graphic novel A term coined by Will Eisner to describe his semi-autobiographical novel A Contract with God (1978), written and illustrated in comic book style, the first work in a new format in which an extended narrative is presented as a continuous sequence of pictorial images printed in color or black and white and arranged panel-to-panel, with text given in captions and dialogue usually enclosed in balloons. . . . This new literary form is viewed with suspicion by traditionalists who regard it as a marketing ploy aimed at attracting adult readers to comic books by removing the stigma attached to them. Click here to read the entry on graphic novels in Wikipedia or see the Yahoo! list of graphic novel Web sites. See also: fotonovela.
This collection of four stories takes us back to the Bronx of the 1930s as seen through Eisner's own eyes, when tenement blocks were crammed with European immigrants jostling their way to a better life.
Graphic novels represent a format, rather than a genre.
Comics are presented in a format defined as sequential art – thus the panels, the text bubbles, and all of the usual trademarks of your local newspaper’s comic strips. In terms of genre, remember that while superhero tales traditionally dominated the comics industry in the U.S., today’s graphic novels range into every possible genre, from literary fiction to memoir to fantasy.
• Graphic Novels: Where to Start? By Robin Brenner. Originally publ. on KDLA website, now reproduced on wiki Gnreviews: Online Reviews of Graphic Novels
Benefits of reading and using graphic novels include, but are not limited to, sequencing and showing dialogue between characters. Most importantly, graphic novels can hook reluctant readers into becoming interested and enthusiastic readers.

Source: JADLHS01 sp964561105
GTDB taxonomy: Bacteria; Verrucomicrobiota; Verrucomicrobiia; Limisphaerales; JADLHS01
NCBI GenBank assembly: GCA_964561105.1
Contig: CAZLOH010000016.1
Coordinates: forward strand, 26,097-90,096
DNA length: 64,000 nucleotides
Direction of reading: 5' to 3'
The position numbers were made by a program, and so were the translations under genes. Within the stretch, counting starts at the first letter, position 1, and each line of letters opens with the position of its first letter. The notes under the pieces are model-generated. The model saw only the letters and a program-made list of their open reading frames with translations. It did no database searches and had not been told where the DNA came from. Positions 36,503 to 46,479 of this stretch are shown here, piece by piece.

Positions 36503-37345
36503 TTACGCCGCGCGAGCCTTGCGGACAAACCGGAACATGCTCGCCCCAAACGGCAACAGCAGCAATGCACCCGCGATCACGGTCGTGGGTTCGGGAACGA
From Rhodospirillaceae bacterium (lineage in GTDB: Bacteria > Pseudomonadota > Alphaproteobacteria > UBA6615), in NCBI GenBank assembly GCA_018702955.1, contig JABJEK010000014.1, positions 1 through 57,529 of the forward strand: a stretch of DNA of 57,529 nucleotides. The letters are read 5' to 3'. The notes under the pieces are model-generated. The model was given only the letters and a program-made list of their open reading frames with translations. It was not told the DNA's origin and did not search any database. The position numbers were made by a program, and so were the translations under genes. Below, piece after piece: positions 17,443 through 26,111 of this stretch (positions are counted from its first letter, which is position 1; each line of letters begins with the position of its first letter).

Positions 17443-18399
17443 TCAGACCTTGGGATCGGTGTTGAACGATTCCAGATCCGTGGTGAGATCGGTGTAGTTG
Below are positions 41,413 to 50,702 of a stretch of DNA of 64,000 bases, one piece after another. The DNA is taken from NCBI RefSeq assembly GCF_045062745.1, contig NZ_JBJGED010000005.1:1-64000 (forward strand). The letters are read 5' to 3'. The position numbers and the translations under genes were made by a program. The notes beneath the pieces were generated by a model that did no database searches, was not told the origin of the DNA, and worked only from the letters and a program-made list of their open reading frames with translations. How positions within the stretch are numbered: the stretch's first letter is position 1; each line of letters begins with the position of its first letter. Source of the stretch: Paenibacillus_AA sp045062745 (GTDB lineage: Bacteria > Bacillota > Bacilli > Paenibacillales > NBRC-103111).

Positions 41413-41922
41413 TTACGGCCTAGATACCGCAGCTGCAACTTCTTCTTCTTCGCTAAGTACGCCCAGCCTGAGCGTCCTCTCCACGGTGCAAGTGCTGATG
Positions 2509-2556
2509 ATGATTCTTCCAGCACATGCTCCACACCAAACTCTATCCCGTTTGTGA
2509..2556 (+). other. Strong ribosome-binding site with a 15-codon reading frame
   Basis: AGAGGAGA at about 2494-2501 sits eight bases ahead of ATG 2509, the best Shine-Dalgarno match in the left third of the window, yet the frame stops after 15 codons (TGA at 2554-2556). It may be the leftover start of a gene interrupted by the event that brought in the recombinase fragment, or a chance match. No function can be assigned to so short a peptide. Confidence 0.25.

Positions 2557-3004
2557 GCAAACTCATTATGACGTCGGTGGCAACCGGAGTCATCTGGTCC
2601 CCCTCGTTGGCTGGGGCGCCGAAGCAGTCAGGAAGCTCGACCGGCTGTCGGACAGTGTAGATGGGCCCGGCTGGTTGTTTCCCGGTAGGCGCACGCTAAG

Graphic novels exist in a broad range of genres: humor, romance, suspense, political satire, soap operas, horror, porn, Japanese manga, nonfiction journalism. In 2006, Publishers Weekly reported, 2,800 new titles were published. For the first time, graphic novels surpassed standard comic books in sales, $330 million to $310 million."The days when publishers aimed at only 15-year-old boys - or 50-year-old men who are shopping for their inner 15-year-old - those days are over," said Calvin Reid of Publishers Weekly. •The big battle: It's edge versus respectability as graphic novels go mainstream
who happen to be working with elementary-age children is that there are many graphic novels currently available for this audience that are not only age-appropriate but also praiseworthy for their imaginative story lines, interesting characters, and captivating illustrations. • Graphic Novels for Younger Readers by
"Little Lit" provides comix for kids Art Spiegelman's "Maus" helped shift public perception of comicbooks away from mere juvenilia. Now he's trying to push it back down the age ladder again. Co-edited with his wife, Francoise Mouly, Spiegelman has produced "Little Lit: Strange Stories for Strange Kids," a comicbook for children, or more accurately, a delightful album of sophisticated, G-rated comix.